Date: Tue, 1 Jul 2003 10:19:31 -0600 From: "Monica Tall" <monica at aob.org> Subject: **Celebrate American Beer Month in July** Greetings from American Beer Month land! ** July is American Beer Month. www.americanbeermonth.com ** ***AMERICAN BEER MONTH - DISCOVER THE FLAVORS OF INDEPENDENCE*** Visit your local brewpub, brewery or beer retailer and savor the flavor of refreshing American Beer the whole month of July. The Association of Brewers invites you to celebrate and promote the 4th Annual American Beer Month. Remember ... ENJOY discounts at participating AOB Pub Discount Program pubs to celebrate American BEER. USE YOUR AHA CARD and show your support! http://www.beertown.org/homebrewing/pubs.html Help us spread the American-beer gospel and send this email to ALL BEER people. ********************************************************** American Beer Month (ABM), celebrated the month of July, is a grassroots campaign organized by the Association of Brewers to promote American brewing and celebrate the diversity and variety of American beer. http://www.americanbeermonth.com/about.html ********************************************************** Bring only AMERICAN BEER to summer picnics and special dinners/events, showing others that American beer compliments EVERY food and occasion. HOW TO CELEBRATE: * Watch for ABM television billboards on ESPN family of networks during the month of July by Coors Brewing Co. * Hold a special beer dinner with friends * Try a new brew each week * Have a party where each friend brings a different beer * Attend a beer festival or special beer dinner - http://www.americanbeermonth.com/events.html * Brew traditional or historical American beer recipes * Pair your beers with menu items or recommended foods * More ideas ... http://www.americanbeermonth.com/about.html SPREAD THE WORD: ** Add ABM artwork to your emails and website (and link it to the ABM site) - http://www.americanbeermonth.com/artwork.html ** Make promotional t-shirts, stickers, pins and have your staff (and you) wear them ** Check out how others are promoting ABM - http://www.americanbeermonth.com/promotion.html **More ideas ... http://www.americanbeermonth.com/brewers.html ********************************************************** Do you have an event you want posted on www.americanbeermonth.com? Do you want American Beer Month promotional stickers? Contact: Monica Tall, monica at aob.org or 303.447.0816 x 108 Visit www.americanbeermonth.com throughout the month of July (and the whole year) -- we'll be adding new events and information. ********************************************************** American Beer Month 2004 Sponsors: Coors Brewing Co.; Wynkoop Brewing Co.; Boston Beer Co.; Hopunion; Rogue Ales ********************************************************** CHEERS to your support, Monica Tall Association of Brewers www.beertown.org monica at aob.org / 303.447.0816 x 108 - --- Outgoing mail is certified Virus Free. Checked by AVG anti-virus system (http://www.grisoft.com). Version: 6.0.487 / Virus Database: 286 - Release Date: 6/1/2003 Return to table of contents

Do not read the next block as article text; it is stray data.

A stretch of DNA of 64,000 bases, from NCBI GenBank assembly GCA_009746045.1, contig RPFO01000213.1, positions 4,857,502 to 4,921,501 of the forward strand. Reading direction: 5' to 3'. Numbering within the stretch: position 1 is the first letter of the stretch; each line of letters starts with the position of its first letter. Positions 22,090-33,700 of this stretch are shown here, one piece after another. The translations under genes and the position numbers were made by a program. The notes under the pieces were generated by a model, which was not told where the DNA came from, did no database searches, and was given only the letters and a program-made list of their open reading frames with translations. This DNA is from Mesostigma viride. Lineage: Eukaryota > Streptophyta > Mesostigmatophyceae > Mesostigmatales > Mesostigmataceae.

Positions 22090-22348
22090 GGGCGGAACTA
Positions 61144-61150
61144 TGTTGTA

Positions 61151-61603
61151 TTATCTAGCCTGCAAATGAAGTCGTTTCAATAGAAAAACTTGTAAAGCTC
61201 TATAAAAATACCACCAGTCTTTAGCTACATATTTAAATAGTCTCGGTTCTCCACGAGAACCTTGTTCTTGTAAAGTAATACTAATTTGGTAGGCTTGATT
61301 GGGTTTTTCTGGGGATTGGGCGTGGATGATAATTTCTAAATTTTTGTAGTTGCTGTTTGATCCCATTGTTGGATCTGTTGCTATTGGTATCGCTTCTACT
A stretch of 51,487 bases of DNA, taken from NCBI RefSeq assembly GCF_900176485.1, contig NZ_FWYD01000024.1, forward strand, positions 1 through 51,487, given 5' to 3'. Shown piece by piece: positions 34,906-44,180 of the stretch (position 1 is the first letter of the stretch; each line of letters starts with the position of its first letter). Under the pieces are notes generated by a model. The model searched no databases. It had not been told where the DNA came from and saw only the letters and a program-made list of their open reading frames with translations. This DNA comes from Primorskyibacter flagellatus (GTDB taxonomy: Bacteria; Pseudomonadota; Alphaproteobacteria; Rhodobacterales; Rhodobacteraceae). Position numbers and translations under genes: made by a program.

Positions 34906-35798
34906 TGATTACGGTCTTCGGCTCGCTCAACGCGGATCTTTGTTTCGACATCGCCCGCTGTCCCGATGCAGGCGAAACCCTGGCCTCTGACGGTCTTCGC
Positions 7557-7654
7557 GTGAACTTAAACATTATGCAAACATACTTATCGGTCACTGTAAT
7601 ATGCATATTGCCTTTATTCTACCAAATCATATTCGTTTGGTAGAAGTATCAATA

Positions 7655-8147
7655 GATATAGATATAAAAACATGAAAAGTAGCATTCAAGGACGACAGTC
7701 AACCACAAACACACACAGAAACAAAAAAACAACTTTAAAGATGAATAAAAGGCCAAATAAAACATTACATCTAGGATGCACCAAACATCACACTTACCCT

Date: Tue, 1 Jul 2003 11:24:50 -0500 From: "Rob Dewhirst" <rob at hairydogbrewery.com> Subject: lagering, cornies, airlocks > There seems to be a whole group of brewers who ferment in corny kegs. My > question to this is: how do you rig up the air lock? > If I lager in a corny, do I just remove one of the posts on the corny and > hook up the air lock there? In that case, how do you seal the hole around > the air lock? Do they make drilled stoppers that small? If they do, will > it seal against the threads. if you remove the post AND the dip tube, a standard "double bubble" soft plastic airlock should fit down in the resulting hole. You might need to clean up the flashing on the seam of the plastic airlock for a tight fit, but there should be no other special work necessary. Return to table of contents